It’s been a few days, but I’d like to take the time to share the results of the Queer Town Hall that happened last thursday at the Q Center on Mississippi. The Queer Town Hall was a project organized by a bunch of folks in our community as a “response” of sorts to the recent acts of violence and inadequate police response that became especially evident over Pride Weekend this year.
Town Hall organizers aim to create a space for discussion and the sharing of information and resources to empower us to engage with each other and the authorities in a different, and hopefully safer, way.
After a short introduction, we broke into small groups that took on issues such as Queer Patrol, Our rights and the police/Copwatching, Queer Self Defence, and De-escalation techniques, amongst others. Groups consisted of about 10-12 people and each breakout session lasted 30 minutes before we switched. I attended the Our Rights And The Police session, which covered the basics on what to do when stopped, arrested or detained by the police. The workshop also briefly covered the concept of Copwatching and how to go about observing police work. This workshop was organized by the Rose City Copwatch, whose site is currently still being worked on, but should be up soon. They usually organize 2 1/2 hr workshops covering what we learned in 30 minutes, so if you are intersted in gaining more knowledge on how to interact with the police, this might be for you! The workshop was led by Maria, Collette, and Erin.
The second workshop I attended was about de-escalation techniques and was led by Galadriel, who works for Sisters of the road cafe, where she is sometimes involved in situations that need de-escalating! As a longtime pacifist and victim of various assaults in the past (homophobic and otherwise) I wanted to learn more about de-escalating situations and keeping myself and others safe. Galadriel shared some basic techniques with us before we had a chance to tell of our own stories and ask questions. Galadriel also plans on teaching/leading a series of workshops dealing with de-escalation, conflict resolution and mediation in the fall, so if you are interested in learning more, you should contact her directly to get on her email list!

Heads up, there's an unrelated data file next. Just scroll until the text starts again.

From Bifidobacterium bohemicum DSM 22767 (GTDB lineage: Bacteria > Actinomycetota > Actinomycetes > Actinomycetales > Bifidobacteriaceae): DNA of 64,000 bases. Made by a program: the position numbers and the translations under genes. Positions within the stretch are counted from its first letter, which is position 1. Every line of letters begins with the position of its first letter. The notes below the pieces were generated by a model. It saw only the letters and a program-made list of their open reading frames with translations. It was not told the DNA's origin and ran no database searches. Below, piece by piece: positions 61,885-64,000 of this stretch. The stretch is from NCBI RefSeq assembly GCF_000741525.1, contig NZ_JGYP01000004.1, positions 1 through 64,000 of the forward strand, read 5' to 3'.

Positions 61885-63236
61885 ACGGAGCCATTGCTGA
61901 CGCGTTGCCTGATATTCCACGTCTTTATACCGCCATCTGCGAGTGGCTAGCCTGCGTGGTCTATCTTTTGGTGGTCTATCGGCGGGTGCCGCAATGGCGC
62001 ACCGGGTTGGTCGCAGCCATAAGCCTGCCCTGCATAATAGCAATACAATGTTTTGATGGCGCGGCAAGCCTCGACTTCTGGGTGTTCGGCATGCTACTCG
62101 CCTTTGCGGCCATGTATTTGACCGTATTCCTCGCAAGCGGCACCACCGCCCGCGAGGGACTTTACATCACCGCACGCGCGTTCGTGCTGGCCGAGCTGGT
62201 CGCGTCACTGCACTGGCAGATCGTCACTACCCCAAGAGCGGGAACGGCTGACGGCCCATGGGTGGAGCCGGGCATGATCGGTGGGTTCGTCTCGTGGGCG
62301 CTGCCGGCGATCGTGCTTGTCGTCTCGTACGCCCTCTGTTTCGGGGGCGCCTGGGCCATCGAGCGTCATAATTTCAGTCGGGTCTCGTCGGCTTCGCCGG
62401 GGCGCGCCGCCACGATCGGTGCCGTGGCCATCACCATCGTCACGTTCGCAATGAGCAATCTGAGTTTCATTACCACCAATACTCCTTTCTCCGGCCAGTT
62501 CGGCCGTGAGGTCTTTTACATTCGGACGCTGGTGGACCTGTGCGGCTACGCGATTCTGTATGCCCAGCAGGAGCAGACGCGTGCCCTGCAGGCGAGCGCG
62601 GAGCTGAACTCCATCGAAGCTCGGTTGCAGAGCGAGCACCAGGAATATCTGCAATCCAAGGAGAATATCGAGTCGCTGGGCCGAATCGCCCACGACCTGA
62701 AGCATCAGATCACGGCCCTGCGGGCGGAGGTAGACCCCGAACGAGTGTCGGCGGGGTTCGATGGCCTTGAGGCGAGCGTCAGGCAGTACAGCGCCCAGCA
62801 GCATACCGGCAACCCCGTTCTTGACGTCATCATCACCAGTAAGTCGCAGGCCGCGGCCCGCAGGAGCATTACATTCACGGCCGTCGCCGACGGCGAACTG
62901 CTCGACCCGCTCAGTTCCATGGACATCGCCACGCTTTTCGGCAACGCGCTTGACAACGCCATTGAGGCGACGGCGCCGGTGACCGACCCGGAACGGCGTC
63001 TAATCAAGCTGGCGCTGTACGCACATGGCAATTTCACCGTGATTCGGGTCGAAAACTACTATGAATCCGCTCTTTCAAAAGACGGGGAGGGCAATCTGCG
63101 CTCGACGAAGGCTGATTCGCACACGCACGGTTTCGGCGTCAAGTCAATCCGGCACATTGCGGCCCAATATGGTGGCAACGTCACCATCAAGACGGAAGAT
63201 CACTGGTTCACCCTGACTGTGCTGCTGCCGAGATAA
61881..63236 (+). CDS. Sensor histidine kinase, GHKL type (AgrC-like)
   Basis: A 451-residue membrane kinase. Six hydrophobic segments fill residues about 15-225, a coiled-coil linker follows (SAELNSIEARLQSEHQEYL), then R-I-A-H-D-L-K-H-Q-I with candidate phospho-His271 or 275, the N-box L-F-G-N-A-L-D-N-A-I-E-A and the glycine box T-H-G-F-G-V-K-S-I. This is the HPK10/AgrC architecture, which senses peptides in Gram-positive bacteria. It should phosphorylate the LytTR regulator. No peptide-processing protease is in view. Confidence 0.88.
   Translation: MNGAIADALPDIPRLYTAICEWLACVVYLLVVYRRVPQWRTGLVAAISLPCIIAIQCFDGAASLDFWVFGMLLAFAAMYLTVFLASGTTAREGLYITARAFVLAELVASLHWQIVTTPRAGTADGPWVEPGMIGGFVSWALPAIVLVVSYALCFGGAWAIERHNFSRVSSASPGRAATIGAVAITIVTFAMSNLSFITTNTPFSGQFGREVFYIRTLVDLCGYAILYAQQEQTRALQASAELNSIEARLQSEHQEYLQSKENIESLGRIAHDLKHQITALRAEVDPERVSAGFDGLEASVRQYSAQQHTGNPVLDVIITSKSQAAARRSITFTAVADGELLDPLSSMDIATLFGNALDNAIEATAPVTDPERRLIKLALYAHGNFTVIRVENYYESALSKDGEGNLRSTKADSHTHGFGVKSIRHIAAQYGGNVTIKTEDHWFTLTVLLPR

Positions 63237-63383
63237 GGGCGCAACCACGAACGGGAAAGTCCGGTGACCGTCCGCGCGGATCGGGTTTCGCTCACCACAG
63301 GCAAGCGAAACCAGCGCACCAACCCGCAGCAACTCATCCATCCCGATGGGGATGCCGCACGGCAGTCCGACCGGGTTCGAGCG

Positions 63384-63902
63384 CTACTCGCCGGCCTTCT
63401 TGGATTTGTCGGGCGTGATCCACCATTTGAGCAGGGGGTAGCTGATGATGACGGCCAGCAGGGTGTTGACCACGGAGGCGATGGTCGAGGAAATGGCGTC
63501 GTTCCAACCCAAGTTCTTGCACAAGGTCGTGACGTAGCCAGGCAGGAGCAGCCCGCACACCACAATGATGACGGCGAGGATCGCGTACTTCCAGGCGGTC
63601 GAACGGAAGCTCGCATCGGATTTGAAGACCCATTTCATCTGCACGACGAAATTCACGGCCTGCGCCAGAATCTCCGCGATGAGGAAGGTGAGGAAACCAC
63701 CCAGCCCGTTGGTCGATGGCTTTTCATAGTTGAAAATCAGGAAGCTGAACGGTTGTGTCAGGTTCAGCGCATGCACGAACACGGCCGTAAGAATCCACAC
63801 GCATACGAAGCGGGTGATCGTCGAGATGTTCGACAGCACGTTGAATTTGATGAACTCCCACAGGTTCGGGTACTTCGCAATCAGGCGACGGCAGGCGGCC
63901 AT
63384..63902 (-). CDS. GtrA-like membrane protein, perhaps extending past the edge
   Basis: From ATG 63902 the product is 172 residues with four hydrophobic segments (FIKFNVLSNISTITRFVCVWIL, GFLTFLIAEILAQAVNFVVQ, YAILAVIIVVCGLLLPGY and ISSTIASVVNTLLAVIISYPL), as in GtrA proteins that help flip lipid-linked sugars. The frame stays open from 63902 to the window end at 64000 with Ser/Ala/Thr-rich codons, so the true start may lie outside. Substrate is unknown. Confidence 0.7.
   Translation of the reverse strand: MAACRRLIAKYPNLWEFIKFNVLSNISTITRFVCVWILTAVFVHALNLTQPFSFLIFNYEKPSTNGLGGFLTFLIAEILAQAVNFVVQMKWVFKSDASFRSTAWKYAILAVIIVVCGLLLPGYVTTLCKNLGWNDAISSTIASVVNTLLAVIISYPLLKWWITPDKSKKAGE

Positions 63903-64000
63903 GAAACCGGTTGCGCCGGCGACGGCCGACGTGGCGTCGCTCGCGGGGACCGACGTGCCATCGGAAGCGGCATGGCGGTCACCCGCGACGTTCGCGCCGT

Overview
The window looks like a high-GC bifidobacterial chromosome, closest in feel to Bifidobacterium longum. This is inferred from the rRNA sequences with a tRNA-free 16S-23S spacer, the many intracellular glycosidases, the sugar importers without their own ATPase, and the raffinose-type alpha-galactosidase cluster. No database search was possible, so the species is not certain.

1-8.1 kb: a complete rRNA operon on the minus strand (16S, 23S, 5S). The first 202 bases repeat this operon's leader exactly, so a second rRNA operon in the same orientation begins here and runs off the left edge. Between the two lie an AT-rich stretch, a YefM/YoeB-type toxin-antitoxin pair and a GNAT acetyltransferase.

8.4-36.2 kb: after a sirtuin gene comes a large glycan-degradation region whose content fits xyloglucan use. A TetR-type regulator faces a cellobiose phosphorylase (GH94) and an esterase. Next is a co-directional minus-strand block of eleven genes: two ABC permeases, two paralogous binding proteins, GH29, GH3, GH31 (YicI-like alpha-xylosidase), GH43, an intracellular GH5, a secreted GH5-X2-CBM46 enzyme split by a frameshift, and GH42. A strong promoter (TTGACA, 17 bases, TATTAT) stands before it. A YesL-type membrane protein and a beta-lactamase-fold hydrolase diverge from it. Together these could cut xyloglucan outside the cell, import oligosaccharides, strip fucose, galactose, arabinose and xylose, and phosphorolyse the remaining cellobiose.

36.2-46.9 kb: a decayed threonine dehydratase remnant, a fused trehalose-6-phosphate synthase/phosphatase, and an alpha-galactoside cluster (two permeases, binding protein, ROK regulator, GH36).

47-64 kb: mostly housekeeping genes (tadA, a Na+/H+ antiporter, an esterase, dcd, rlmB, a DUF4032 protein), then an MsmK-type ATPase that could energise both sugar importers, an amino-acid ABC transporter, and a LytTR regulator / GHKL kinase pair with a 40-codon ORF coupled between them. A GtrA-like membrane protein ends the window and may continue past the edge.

After the breakout sessions we regrouped for a closing “moment” before the Queer Town Hall ended. The whole town hall was very well organized, kudos to everyone who made it happen. I liked the clear agenda, mission statement and overall conciseness of the event. I especially liked the fact that the organizers went to great lengths to create a safe space for everyone, including providing counsellors and support staff if anybody felt the need to talk so someone about what might have been traumatic life experiences. Many of us who have been out and about as (visibly) queer people in some way for long enough time have experienced physical violence, and almost all of us will at some point be threatened, verbally harassed, or silenced. It is the often unexposed truth that doesn’t fit well into glossy versions of Gay Life, and yet it is important that we don’t endanger ourselves and our freedom of self-expression by denying that, yes, sadly, we need to expect to be treated as less-than by the police, and in many cases, it is merely a matter of time before you will, for the first time, be verbally and/or physically assaulted. So learn those skills now, before it happens, find your strength before you have to use it.
On a more positive and less dire note, I’m excited about queer organizing in this city, I’m excited about the crop of new ideas, groups, marches, conferences, club nights, and yes, media organizations/groups that are popping up and that we are truly diversifying our “Gay Agenda”! I would love to see some of the topics addressed by the town hall as part of a larger queer conference here in portland, with art, workshops, learning, and sharing…to homobilize and empower all of us! The Queer Town Hall was/is an important step in making this happen.